PowerPoint navigation is an underutilized feature. You can use navigation to create interactive presentations, kiosk presentations, directories and much more.
Let’s explore how to use PowerPoint navigation to create a self-guided client presentations that your clients can browse themselves.
For the purposes of this video and article, we are taking the approach of a financial planner wanting to create a presentation to show theirr clients their retirement savings options.
The basics of this approach can be used for any sales presentation. This could be done for selling new cars, homes yachts, consulting packages or any other type of larger priced product or service.
Tools We Used
To create this presentation, we used 3 tools:
- Excel spreadsheet (for financial calculations)
- DataPoint (PowerPoint add-on to pull data from the Excel spreadsheet)
PowerPoint Navigation Client Presentation Steps
Here are the steps we used to create the presentation:
- Created the spreadsheet for calculations
- Created presentation in PowerPoint
- Used DataPoint to connect charts and text boxes to spreadsheet
- Added PowerPoint navigation using shapes in PowerPoint
To start, I built a retirement calculator using an Excel spreadsheet. The spreadsheet had inputs for such variables as:
- current savings
- monthly RRSP contributions
- expected work pension
- expected government pensions
- expected rates of return
- years to retirement
Once the inputs are all entered, the spreadsheet automatically calculates their retirement income at age 60 and 65.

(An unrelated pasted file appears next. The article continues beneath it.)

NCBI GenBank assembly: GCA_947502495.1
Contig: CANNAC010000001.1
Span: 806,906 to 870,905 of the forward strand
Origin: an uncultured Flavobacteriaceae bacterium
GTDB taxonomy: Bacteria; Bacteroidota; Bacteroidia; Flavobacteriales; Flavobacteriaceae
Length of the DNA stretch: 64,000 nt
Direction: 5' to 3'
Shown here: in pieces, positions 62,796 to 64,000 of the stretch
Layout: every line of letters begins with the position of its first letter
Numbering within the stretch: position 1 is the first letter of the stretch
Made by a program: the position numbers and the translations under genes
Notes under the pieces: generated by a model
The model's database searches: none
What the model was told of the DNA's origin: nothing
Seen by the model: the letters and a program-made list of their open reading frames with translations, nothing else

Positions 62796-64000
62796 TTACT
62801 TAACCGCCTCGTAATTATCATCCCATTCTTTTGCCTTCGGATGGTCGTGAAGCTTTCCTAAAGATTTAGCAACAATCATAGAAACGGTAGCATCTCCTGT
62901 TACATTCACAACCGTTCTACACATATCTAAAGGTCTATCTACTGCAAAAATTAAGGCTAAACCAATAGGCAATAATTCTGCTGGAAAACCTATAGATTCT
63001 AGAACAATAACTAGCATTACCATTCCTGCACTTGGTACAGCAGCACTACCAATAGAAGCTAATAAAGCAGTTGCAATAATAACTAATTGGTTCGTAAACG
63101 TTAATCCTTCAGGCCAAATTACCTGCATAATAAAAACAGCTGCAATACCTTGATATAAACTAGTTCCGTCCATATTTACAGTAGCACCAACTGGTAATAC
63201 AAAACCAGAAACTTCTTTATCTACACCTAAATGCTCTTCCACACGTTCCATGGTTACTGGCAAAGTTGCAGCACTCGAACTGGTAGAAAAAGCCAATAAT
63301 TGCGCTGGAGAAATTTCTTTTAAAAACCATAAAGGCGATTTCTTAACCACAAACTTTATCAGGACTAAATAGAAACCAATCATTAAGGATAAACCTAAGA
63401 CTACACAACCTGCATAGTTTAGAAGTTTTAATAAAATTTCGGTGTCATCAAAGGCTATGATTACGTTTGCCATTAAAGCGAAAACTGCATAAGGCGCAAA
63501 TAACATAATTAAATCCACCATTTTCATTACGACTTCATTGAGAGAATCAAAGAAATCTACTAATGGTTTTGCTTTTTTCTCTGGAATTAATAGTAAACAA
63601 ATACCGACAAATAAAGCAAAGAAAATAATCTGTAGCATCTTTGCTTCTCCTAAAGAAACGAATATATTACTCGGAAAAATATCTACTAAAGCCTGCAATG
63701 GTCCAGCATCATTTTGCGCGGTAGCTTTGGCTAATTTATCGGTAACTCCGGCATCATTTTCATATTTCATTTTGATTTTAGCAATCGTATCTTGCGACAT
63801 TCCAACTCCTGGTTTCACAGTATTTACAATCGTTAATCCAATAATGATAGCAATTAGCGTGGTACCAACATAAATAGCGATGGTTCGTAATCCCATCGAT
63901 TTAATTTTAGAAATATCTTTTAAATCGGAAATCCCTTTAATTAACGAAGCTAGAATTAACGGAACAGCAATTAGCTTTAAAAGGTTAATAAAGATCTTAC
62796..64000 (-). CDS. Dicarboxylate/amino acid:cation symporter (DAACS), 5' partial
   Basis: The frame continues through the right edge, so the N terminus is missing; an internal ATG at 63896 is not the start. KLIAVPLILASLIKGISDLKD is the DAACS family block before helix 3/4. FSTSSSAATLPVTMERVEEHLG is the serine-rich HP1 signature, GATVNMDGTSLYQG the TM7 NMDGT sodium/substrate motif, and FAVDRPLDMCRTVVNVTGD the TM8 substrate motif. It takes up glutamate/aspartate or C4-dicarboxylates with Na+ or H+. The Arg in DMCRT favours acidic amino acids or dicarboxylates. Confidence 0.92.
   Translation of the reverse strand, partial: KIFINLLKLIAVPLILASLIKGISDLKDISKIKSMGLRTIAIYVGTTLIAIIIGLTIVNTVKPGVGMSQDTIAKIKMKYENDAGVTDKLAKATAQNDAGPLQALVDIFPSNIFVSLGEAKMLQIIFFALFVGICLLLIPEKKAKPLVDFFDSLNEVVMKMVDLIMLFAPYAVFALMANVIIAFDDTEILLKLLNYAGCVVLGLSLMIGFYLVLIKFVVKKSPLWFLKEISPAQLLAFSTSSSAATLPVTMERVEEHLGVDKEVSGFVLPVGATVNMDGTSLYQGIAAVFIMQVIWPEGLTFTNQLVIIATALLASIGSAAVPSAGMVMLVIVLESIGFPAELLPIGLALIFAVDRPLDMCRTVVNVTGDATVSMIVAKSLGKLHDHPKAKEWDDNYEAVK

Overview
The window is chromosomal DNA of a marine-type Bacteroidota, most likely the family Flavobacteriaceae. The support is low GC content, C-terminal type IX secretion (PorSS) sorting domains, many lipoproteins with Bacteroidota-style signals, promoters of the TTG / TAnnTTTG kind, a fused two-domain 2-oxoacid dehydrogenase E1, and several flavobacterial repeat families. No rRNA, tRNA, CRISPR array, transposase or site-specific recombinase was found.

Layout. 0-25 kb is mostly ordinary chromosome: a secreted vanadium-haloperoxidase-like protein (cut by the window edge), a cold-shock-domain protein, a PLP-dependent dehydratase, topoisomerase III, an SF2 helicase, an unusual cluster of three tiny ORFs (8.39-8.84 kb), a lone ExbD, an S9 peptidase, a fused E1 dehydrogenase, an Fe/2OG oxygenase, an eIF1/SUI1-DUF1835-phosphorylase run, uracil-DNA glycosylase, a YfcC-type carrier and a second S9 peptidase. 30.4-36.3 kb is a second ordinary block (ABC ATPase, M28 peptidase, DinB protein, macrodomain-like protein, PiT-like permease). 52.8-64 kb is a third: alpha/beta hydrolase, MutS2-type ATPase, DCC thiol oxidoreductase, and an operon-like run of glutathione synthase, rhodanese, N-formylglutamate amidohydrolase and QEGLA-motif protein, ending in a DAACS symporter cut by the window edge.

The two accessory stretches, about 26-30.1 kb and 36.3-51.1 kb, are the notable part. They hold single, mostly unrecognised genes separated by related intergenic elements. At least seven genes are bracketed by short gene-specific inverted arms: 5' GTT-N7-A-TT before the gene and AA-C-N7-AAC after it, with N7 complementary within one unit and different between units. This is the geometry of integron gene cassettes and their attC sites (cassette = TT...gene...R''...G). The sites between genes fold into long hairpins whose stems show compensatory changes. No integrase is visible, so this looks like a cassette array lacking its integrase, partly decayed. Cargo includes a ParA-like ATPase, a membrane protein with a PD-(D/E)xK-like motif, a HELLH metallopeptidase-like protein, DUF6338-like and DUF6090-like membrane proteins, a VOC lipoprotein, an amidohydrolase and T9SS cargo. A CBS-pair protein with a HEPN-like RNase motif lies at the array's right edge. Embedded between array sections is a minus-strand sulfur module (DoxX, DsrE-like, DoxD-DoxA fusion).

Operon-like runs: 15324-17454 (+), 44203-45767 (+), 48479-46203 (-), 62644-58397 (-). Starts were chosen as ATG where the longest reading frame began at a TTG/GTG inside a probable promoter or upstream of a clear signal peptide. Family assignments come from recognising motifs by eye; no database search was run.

Once the financial calculations are in place, I created a simple PowerPoint presentation with slides for:
- current financial snapshot
- regular retirement at 65
- early retirement at 60
Connect Slides to Data
Then I went to each of the 3 financial slides and connected the text boxes to the appropriate data from the spreadsheet using our DataPoint add-in for PowerPoint.
Making Changes on the Fly
You can easily open the spreadsheet on a separate laptop or tablet and change the inputs (such as increasing their monthly RRSP contribution) in real time, changing the results automatically. This allows you to support your client with additional “what-if?” scenarios.
Create PowerPoint Navigation Buttons
Now that I have the slides created and the data connected, it is time to create the PowerPoint navigation buttons. To do this, within PowerPoint click on Insert, then Shapes, then Action Buttons.
Link PowerPoint Navigation Buttons to Slides
The next step is to choose which slide you want people to go to for each navigation button. Just choose the correct slide from the pull down menu.
Once you have completed all these steps, your navigable presentation is complete. The connected spreadsheet acts as your calculator for “what-if” scenarios and your clients can easily self-navigate your presentation. Look at the video above to see how the presentation turned out.
Need help creating your own PowerPoint navigation presentation? Contact us. And, as always, we would love to hear about the creative ways you are using our software.
What version of PowerPoint are you using? I don’t have the “insert data point” tab.
Hi Michael, Correct. DataPoint is not part of PowerPoint, but is a commercial plugin for PowerPoint. Find out more at https://www.presentationpoint.com/software/datapoint/